• Manufacturing area: Demonstration of additive manufacturing technologies developed in France on the AddUp Flex Care System™, which integrates health, safety, and environmental performance by design
    Manufacturing area: Demonstration of additive manufacturing technologies developed in France on the AddUp Flex Care System™, which integrates health, safety, and environmental performance by design
  • Testing area: Exhibit by France’s national testing laboratory on the importance of metrology for additive manufacturing and X-ray tomography equipment from the Gerim platform (List institute)
    Testing area: Exhibit by France’s national testing laboratory on the importance of metrology for additive manufacturing and X-ray tomography equipment from the Gerim platform (List institute)
  • Testing area: Ultrasonic testing systems developed jointly by List and company M2M
    Testing area: Ultrasonic testing systems developed jointly by List and company M2M
  • Digital technology area: Demonstration of CIVA simulation software for non-destructive testing (List institute)
    Digital technology area: Demonstration of CIVA simulation software for non-destructive testing (List institute)
  • Digital technology area: Dassault Systèmes 3Dxperience Playground
    Digital technology area: Dassault Systèmes 3Dxperience Playground
  • Digital technology area: Dassault Systèmes Playground for the 3D design of parts to be manufactured using additive techniques
    Digital technology area: Dassault Systèmes Playground for the 3D design of parts to be manufactured using additive techniques
  • CETIM presents its new facility in Paris-Saclay on the Digiteo Saclay campus
    CETIM presents its new facility in Paris-Saclay on the Digiteo Saclay campus
  • Showroom of parts made using additive manufacturing techniques with Air Liquide, Safran, and Poly-Shape
    Showroom of parts made using additive manufacturing techniques with Air Liquide, Safran, and Poly-Shape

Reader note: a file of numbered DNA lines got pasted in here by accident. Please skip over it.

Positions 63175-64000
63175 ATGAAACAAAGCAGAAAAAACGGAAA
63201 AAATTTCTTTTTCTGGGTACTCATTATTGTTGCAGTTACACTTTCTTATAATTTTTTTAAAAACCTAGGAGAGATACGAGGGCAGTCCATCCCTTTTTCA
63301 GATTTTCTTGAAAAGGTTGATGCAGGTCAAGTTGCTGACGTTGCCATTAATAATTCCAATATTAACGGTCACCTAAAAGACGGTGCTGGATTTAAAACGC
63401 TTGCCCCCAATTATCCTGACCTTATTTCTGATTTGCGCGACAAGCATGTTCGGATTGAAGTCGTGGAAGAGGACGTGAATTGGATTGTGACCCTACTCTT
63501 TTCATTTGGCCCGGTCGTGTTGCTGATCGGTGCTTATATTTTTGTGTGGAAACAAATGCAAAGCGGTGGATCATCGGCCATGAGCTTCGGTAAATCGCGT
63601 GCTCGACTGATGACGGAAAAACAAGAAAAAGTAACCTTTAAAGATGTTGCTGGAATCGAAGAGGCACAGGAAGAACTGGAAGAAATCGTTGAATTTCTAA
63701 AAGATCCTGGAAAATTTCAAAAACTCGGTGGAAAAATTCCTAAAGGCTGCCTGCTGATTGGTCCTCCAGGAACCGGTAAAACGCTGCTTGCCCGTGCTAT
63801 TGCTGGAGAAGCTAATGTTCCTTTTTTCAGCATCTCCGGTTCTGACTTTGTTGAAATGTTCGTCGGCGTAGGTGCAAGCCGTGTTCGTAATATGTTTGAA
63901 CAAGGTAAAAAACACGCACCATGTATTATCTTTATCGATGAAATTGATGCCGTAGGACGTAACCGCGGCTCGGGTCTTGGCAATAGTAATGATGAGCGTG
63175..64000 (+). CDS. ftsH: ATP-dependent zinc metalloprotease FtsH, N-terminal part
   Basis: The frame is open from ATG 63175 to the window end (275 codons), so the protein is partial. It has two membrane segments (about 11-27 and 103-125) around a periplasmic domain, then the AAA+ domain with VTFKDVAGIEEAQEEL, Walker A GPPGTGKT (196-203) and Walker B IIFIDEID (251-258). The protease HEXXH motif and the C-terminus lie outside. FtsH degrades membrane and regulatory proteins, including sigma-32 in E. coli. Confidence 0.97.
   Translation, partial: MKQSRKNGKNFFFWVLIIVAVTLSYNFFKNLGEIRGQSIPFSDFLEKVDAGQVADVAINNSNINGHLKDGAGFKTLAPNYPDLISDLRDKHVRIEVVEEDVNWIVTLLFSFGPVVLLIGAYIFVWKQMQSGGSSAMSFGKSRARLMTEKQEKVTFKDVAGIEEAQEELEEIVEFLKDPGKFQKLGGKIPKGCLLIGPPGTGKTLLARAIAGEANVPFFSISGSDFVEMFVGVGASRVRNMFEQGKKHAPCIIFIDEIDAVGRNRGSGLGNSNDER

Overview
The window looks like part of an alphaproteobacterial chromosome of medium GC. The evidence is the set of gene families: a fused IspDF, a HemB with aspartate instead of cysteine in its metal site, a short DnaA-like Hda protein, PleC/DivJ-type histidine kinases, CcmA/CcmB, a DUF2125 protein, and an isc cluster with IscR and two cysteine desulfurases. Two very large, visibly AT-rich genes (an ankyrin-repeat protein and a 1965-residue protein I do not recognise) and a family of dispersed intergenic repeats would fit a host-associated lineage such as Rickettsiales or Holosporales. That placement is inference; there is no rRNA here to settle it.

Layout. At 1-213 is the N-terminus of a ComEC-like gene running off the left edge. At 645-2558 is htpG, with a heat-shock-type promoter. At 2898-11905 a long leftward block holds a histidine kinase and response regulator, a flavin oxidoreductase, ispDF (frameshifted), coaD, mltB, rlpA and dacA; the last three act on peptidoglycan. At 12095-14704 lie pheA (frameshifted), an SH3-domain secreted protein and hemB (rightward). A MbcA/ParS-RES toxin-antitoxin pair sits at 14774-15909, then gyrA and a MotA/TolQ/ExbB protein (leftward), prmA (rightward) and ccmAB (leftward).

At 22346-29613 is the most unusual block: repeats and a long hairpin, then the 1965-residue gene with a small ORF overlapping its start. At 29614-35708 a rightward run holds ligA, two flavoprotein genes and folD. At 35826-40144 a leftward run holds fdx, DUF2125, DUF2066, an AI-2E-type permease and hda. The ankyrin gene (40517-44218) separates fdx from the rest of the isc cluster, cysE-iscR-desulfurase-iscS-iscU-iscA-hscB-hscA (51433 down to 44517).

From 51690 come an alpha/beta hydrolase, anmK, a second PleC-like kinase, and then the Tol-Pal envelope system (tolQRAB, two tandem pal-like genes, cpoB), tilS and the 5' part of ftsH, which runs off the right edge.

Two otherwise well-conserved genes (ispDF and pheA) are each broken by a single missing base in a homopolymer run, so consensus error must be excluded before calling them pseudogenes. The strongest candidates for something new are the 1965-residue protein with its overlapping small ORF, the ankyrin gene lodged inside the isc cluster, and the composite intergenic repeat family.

Additive Factory Hub quick facts

  • €40 million over 5 years
  • 15 additive manufacturing machines: instrumented benches, open machines, industrial-grade equipment
  • More than 400 sq. m in 2018
  • More than 15 member and partner companies and organizations

Additive Factory Hub members and partners

  • Addup, Air Liquide, AREVA NP, Arts et Métiers ParisTech, CEA, CETIM, CNRS, Dassault Systèmes, ENS Paris-Saclay, EDF, LNE, MINES ParisTech, Onera, Poly-Shape, Safran, SystemX, Université Paris-Saclay, Université Paris-Sud, Vallourec.
  • The investments in the AFH are financed in part by the Île-de-France Regional Council (€2.5 million for Phase 1, mid-2017 to 2018).

Download press release (In French)

 

November 28, 2017 | Automatic characterization and classification of structural defects and materials

List cnd 11 2017​Non-destructive testing (NDT) is crucial to controlling product quality and integrity. To be effective, NDT methods must effectively address the complex issue of interpreting results. List*, a CEA Tech institute, has developed meta-modelling software that can automatically classify defects. The software will serve as the foundation for a future real-time diagnostics system.

One of the major challenges when it comes to the defect classification procedures commonly employed in the manufacturing and other industries is how to increase both reliability and performance. List is using numerical simulation to develop diagnostics that are fast, flexible enough to adapt to manufacturers' situations, and that can be integrated directly into manufacturers' existing measurement systems.

List researchers used models from the institute's CIVA simulation software to develop generic supervised learning tools and meta-models that enable automatic diagnostics that can be integrated into the production cycle. The methods can be used to identify and reliably characterize anomalies detected during inspection. Furthermore, the machine learning techniques used can operate in real time, which means that the system gets smarter and more robust with use, even in the presence of disruptive events in the environment.

The initial results obtained using the techniques were presented at the QNDE 2017 international conference. Potential industrial partners have expressed interest in this rapid diagnostic technique.

*List earned the prestigious Institut Carnot seal in 2006 (Institut Carnot TN@UPSaclay).

http://www.cea-tech.fr/

 

 

 

October 12, 2017 | Adding virtual texture to smooth surfaces

texturer virtuellement surfaces ListResearchers at List*, a CEA Tech institute, successfully controlled the friction created by a human finger on a smooth surface to produce a perception of texture. Because the vibration field generated is very local, the sensation of texture is fine and precise.

For smooth touch-interfaces like smartphone displays, an illusion of texture can be created by varying the force of the friction exerted on the user's finger. Most of today's texture-generating systems depend on tiny motors placed under the display surface to create a diffuse overall vibration. Researchers at List came up with an improved system that can provide a much more accurate perception of texture, letting users feel a different texture with each finger. The research won Best Paper Award at IEEE World Haptics 2017.